Public to decide the fate of Covent Garden's street performers

How the public will decide the fate of Covent Garden’s street performers: Thousands back campaign to save the entertainers, but concerns grow over crime levels as pickpockets target tourists in shopping district

  • In October 2023, there were 564 pickpocketing reports  in Covent Garden 
  • Officials are reviewing a licensing scheme which was introduced in 2021 

Members of the public will decide the future of busking in Covent Garden after Westminster City Council reviewed its current licensing scheme. 

The council’s licensing committee met on Monday night and will release information on the public consultation at a later stage.  

Buskers have been performing in Covent Garden since the 1660s, when they were first recorded in Samuel Pepys’ diary. 

However, that tradition is under threat amid complaints of anti-social behaviour and crime blighting the area, with 64 per cent of pick pocketing cases abandoned within days. 

Westminster City Council is asking the public for their views on the future of busking in areas such as Covent Garden, pictured

Officials said they have received complaints about excessive noise and congestion as a result of performances 

Westminster City Council said they receive more than 1,800 complaints a year about buskers in Covent Garden and Leicester Square – many of which for excessive noise. 

Also, the large crowds who gather to watch performances also attract criminals, with pickpocketing rife in the area. 

In October 2023 alone, there were 564 reports of ‘theft from the person’ in the Covent Garden area. Of those reports, 343 have been closed without a suspect being identified. 

READ MORE: Council plans crackdown on buskers 

The buskers insist their creativity brings life to the city and have received the support of 5,000 members of the public who signed a petition to oppose the planned changes.  

In a report to Westminster City Council’s licensing committee, officials wrote: ‘While the Council acknowledges the cultural enrichment these activities bring to the city’s vibrancy, certain locations experience adverse impacts. 

‘The excessive volume of daily loud or amplified performances disrupts residents and businesses, prompting complaints. 

‘Some areas due to their nature, design, and use, prove unsuitable for busking, causing pedestrian congestion and safety issues.’ 

Officials said Covent Garden and Leicester Square have been problematic with ‘non-compliance, illegal performances, and the associated impacts of noise and obstruction have been evident’.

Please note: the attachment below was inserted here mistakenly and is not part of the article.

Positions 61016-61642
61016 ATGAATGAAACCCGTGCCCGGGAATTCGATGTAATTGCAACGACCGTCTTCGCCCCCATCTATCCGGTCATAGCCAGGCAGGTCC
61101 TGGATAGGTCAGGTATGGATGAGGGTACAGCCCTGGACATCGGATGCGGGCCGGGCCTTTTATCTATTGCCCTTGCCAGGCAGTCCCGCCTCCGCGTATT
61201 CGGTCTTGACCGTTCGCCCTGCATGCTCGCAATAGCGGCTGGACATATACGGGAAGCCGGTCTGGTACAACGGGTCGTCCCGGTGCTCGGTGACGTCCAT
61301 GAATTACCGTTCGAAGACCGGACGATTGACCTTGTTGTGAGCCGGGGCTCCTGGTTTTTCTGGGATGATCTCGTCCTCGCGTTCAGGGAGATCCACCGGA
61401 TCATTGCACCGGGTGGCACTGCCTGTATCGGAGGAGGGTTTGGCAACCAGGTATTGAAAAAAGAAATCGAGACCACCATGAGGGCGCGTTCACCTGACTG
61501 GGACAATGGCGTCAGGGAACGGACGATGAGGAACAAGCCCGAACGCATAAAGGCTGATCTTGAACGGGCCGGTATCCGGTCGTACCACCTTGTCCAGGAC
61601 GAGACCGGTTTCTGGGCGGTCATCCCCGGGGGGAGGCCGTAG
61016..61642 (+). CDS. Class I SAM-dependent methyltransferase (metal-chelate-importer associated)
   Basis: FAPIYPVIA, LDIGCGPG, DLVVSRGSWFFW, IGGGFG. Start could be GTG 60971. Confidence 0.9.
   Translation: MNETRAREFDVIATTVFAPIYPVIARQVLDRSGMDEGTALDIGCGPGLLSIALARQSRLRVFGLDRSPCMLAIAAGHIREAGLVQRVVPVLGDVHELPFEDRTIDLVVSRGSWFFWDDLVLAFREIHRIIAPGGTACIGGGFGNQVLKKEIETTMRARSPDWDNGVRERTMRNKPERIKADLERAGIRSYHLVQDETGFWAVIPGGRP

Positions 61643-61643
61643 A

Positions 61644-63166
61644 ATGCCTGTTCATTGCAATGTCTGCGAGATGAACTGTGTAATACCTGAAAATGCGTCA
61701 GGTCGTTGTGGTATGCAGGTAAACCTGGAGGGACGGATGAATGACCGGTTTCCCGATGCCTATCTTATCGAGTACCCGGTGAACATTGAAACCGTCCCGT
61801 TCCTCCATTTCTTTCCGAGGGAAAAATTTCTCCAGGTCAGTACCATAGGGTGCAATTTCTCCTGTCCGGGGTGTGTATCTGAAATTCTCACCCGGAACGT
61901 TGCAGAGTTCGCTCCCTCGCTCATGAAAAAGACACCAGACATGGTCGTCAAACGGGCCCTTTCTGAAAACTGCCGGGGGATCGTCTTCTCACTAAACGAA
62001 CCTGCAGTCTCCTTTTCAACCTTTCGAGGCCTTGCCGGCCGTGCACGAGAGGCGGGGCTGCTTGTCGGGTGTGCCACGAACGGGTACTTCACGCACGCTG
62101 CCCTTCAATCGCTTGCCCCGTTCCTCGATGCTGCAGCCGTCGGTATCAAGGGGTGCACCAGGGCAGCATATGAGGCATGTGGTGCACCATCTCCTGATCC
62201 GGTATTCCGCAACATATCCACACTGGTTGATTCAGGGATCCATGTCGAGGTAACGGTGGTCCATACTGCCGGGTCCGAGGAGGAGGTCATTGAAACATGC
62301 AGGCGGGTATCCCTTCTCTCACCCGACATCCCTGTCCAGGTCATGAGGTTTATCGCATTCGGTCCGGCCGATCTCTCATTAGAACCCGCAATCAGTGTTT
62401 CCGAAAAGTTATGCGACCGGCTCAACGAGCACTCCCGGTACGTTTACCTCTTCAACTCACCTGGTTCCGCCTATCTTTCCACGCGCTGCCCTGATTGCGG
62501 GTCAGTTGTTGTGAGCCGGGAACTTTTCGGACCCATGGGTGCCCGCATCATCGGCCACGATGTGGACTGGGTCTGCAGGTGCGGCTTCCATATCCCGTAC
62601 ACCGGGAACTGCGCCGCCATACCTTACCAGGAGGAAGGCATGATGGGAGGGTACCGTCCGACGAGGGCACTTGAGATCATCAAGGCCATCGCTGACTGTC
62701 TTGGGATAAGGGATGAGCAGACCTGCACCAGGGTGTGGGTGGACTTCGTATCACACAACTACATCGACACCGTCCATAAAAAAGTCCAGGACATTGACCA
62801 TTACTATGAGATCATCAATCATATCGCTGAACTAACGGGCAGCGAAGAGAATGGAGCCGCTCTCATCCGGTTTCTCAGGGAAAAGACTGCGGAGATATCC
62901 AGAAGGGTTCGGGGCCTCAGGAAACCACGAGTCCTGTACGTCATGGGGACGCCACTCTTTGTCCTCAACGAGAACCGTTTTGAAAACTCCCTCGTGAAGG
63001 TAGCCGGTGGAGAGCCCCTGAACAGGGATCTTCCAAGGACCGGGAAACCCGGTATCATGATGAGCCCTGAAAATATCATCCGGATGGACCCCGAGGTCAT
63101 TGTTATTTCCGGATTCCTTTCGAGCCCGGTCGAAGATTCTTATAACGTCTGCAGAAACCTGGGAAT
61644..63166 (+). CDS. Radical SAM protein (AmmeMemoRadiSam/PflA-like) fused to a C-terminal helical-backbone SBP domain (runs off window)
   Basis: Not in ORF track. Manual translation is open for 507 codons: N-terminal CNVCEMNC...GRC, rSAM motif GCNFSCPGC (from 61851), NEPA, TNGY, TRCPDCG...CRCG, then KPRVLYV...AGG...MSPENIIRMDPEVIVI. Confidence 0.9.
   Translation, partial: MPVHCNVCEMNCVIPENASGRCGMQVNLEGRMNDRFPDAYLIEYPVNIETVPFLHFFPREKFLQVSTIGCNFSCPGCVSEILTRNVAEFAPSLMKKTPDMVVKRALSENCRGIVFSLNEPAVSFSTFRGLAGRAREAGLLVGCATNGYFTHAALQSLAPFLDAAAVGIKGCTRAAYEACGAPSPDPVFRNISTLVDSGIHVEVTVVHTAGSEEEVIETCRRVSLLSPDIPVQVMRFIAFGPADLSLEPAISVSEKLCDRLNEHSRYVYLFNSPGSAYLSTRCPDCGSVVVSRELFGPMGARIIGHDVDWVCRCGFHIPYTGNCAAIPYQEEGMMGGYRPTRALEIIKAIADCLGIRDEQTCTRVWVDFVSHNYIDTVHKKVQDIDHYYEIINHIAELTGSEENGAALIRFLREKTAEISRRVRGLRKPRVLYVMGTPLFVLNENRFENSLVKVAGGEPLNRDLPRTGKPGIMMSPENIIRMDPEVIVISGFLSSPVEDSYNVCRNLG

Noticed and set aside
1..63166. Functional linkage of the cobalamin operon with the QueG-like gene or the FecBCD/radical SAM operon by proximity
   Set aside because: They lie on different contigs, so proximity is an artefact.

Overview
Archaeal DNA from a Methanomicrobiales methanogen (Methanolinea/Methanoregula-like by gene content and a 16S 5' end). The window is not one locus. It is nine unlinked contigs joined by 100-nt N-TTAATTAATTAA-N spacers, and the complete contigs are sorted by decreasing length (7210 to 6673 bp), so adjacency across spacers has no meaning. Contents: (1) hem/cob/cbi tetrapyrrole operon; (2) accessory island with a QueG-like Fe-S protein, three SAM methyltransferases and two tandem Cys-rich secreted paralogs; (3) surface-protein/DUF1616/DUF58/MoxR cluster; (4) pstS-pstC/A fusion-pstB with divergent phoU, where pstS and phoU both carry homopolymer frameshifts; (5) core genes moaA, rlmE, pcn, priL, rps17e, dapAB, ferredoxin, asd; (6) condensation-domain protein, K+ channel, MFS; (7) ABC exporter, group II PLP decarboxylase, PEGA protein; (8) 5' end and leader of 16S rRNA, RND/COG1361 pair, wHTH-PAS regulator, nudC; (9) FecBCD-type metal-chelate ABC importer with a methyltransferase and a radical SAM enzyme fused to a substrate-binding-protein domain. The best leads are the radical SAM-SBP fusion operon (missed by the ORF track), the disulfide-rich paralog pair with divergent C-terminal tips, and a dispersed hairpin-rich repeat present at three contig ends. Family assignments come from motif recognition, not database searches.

Westminster City Council said they introduced a licensing scheme in 2021 after light-touch regulation failed. 

The performers insist they should be able to regulate themselves rather than by the council, pictured, a performer in Covent Garden 

Officials complain that members of the Covent Garden Street Performers Association have refused to accept the licensing regime, which has led to continued problems with ‘obstruction and noise’. 

The Covent Garden Street Performer’s Association said the council’s meeting as ‘nominally positive’. 

A spokesperson said: ‘We had of course hoped that Westminster Council might make moves to exclude Covent Garden from the licence as we have been campaigning for, but the fact that they appear to, in essence, be kicking the issue down the road, is at least a temporary win for us. We live to fight another day.

‘Of more concern is fact that in a meeting specifically held to address the issues of street performing and busking, Kerry Simpkin, Head of Licensing, Place & Investment, who spoke at the meeting, seemed wholly uninformed about the issues at hand, which gives us significant cause for worry, as our livelihoods are in the hands of people who don’t know anything about the specifics of the situation.’

The CGSPA said the problematic areas are in Leicester Square and Oxford Street, rather than in Covent Garden. 

However, the CGSPA said none of its members has submitted to the council’s licensing regime. 

The spokesperson added: ‘There was little to no consideration in the meeting of the options to either exclude Covent Garden from the licence, or to remove the licence altogether. It was very clear that Westminster considers the licence here to stay and that by implication – as has been the case for the past two years – none of the current performers in Covent Garden will legally be allowed to perform. The Council very clearly want us gone.

‘We would ask once again that Westminster Council listen to us, listen to public opinion, and ultimately listen to reason, to exempt Covent Garden from the licencing scheme, so that we no longer have to criminalise ourselves every single time we perform.’

Councillor Aicha Less, Deputy Leader and Cabinet Member for Communities and Public Protection, said:

‘The busking and street entertainment policy was introduced two years ago to preserve the tradition of live street entertainment in Westminster, which is hugely popular with visitors to the city, and to ensure busking and street entertainment operates in a safe and responsible way.

‘We want to strike a balance between supporting performers and addressing the issues of excessive noise, overcrowding, and inappropriate locations.

‘The council’s licensing committee met on December 4 to discuss options to tweak the existing policy. A ban on busking has never been proposed and never will be.’ 

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